We will have at our disposal, simply by name association, the Bengal tiger, the Bay of Bengal, LA Times South Asia correspondent Shashank Bengali, and last but not least, the Bengal Club, where the rules of William Thackeray are still in force

This, fellow Indians, is no mean sacrifice in a country where the name is the shortcut to getting ahead. That is why parents all over India are constantly saddling their children with AA-names. Aaradhya. Aarav. Aarna. Aadi. We are an A-plus culture. Bengal is happy to be B-plus, at least for now.

The proposed name change makes perfect logical sense. We are a West Bengal in the east of the country. There is no East Bengal to our West Bengal except on the football fields of the Maidan. East Punjab became just Punjab in 1950. The national anthem already refers to Dravida Utkal Banga.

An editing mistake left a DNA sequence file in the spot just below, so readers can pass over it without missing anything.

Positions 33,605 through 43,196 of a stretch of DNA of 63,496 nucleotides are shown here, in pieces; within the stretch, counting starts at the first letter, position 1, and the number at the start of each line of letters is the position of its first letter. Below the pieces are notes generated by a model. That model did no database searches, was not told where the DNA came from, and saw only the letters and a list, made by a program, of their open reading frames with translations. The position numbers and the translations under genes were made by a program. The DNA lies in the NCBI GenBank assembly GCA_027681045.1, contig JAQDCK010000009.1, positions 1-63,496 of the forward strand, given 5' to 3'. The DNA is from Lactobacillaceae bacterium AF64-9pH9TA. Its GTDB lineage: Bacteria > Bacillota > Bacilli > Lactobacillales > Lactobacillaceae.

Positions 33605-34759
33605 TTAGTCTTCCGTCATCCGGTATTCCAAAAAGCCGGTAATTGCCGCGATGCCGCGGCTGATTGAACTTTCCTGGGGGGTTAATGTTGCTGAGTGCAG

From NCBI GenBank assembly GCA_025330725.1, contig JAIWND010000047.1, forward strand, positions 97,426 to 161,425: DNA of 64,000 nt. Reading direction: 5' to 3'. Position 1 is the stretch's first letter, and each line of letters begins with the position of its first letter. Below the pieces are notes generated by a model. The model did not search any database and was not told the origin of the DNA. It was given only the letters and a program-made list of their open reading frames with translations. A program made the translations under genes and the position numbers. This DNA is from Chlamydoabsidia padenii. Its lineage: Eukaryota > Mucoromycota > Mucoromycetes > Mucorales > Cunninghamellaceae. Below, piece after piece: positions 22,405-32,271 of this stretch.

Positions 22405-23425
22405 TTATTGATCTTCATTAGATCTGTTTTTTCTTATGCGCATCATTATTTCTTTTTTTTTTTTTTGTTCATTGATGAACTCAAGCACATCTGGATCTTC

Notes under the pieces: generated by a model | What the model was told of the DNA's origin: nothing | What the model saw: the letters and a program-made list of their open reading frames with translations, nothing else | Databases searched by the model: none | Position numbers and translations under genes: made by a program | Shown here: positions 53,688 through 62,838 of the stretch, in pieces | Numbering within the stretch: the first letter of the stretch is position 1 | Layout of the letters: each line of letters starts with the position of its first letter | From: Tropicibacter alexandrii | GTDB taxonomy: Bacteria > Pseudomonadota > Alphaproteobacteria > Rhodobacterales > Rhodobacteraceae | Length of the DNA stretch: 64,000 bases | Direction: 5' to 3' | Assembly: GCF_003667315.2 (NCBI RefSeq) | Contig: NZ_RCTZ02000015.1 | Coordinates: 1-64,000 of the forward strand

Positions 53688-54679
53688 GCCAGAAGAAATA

And best of all, the rest of India calls Bengalis Bongs for short already. Now we can become the Bongs of Bongo. We could have the Bongo-players of Bongo-land Band. The possibilities are mind-bongling. It has a nursery rhyme Abol Tabol flourish to it.

And yet, Delhi keeps throwing a spanner in the Bengali march to Number 4. When Jyoti Basu had initially proposed a name change, the Atal Behari Vajpayee government had nixed it. Mamata had one misguided moment as well when she wanted to become Paschim Banga which would just moved us ahead of Punjab and Puducherry in the pecking order, which is really not much progress at all.

Apparently, many feel that West Bengal preserves in its name the memory of Partition and they are loath to let that go. “The name has a lot of emotions attached to it and the people will not accept such a whimsical change,” says state BJP president Dilip Ghosh, as if Mamata had decided to rename the state as Ma-Maati-Manushdesh.

What Ghosh might or might not know is that long before there was West Bengal, there was Banga. The Times of India reports that the first reference to Banga shows up in the Mahabharata.